60% of dog owners consistently dispose of their dogs’ waste.

And that means 40% of them don’t.

Despite all the disgusting consequences of leaving dog waste lying around, many dog owners are content letting the poo pile high in their yards—and even more are happy to leave a trace on public property.

Dog poo is a real issue!

Dog poop is a bigger problem than you might think.

Pet waste is a major issue that highlights even bigger systemic issues surrounding waste in some places.

Although you have plenty of options as a pet owner, most dog poo heads to the landfill.

And although dog poop can be recycled or composted, many facilities just don’t want pet waste.

But some private companies (like GreenPet Composting and EnviroWagg) are pushing towards a more sustainable solution.

Dog waste is compostable—but that doesn’t mean you can or should compost pet waste.

Dog waste can be composted, but it is only safe to do when the compost is properly maintained at high enough temperatures for a long enough time—and at-home composts usually don’t get hot enough.

Remember that you should never lay dog waste directly in your garden beds.

It will not work as fertilizer and can actually harm your plants—or you, indirectly.

Allowing dog waste near your edible plants can get you sick.

Remember those hazardous microorganisms? Well, if you let dog poop near any edible plants in your garden, you’re asking to get sick!

Parasites, bacteria, and viruses can easily move from your dog’s waste to your favorite plants, so it’s best not to mix business and pleasure.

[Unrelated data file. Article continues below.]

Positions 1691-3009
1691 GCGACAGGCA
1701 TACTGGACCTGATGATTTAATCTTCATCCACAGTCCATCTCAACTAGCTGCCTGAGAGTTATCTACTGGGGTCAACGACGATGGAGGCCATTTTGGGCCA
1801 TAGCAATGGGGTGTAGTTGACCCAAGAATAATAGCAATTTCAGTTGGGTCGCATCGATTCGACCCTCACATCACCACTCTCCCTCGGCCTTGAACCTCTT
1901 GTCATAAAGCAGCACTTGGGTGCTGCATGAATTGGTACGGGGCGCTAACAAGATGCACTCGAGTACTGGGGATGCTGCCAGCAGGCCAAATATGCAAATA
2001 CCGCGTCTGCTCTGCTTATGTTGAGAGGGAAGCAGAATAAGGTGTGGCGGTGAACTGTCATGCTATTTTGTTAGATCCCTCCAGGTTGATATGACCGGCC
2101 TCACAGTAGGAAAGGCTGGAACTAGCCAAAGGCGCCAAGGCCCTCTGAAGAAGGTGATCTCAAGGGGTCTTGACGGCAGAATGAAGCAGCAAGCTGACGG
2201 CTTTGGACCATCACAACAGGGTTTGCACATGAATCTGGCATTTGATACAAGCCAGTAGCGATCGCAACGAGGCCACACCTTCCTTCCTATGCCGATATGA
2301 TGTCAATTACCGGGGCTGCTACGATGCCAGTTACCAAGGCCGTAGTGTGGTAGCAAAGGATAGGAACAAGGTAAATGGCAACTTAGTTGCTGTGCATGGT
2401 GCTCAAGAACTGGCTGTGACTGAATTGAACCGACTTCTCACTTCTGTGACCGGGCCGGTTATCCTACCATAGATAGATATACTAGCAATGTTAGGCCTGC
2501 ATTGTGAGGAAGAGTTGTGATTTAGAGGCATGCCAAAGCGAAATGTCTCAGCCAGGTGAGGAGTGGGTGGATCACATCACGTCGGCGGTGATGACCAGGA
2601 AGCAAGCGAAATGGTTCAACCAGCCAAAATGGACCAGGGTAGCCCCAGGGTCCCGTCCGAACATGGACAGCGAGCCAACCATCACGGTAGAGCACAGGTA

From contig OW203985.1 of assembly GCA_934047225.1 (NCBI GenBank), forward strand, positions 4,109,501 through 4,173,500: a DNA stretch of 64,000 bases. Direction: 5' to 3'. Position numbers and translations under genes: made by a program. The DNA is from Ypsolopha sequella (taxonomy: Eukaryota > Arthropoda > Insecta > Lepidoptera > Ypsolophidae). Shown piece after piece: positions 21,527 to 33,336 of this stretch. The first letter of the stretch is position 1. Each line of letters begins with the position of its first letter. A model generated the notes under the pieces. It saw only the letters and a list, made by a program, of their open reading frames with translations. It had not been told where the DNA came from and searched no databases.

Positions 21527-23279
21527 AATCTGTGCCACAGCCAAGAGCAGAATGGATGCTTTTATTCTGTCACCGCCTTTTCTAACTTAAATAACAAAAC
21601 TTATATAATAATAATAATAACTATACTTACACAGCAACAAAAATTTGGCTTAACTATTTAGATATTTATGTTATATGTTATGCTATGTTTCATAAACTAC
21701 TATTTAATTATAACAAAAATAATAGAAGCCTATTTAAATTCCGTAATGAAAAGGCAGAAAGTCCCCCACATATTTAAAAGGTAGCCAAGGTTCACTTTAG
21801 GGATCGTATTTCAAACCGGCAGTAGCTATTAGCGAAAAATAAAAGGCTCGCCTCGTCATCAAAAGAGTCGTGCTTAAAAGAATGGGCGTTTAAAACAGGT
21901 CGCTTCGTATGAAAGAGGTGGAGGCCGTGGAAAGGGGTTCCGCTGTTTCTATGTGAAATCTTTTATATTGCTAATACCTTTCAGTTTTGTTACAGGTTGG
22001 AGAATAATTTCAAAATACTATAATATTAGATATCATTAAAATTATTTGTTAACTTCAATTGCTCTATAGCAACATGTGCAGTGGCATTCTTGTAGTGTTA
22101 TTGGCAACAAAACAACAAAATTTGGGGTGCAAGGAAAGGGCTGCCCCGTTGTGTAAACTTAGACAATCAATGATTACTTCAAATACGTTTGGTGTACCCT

It is—and isn’t—safe to flush dog poop down your toilet.

If you want to keep dog poop out of your garden and find a solution that doesn’t stink, you might be wondering if you can just flush it down the toilet.

Well, there isn’t a one-size-fits-all answer to flushing pet waste.

Whether or not it’s ok to flush dog poop down the toilet depends on:

  • how often you flush it down
  • how much you flush/how many dogs you have
  • the sewage treatment processes of your home and municipality

However, it seems that most municipalities actually encourage the practice, as long as that’s all that goes down the drain.

Never flush paper bags, plastic bags, or paper towels down your toilet.

And to be safe, search for your local recommendations before you try it.

Pet poop fuels an industry worth over $3.5 billion.

The market for scooping poop is a serious business, and in 2015 pet poop products alone made $3.5 billion.

Whether you pay someone to scoop your pet’s poop or you do it yourself, you’re still spending money to take care of business.

Your dog can be identified by his poo.

In some apartment complexes in North America, dog owners are required to register their pet’s DNA.

Why?

So that the apartment can send out fines to anyone who leaves their pet waste in public spaces.

Over 6,000 properties utilize PooPrints, the only company that uses DNA for dog waste management.

Photo by: Gabi.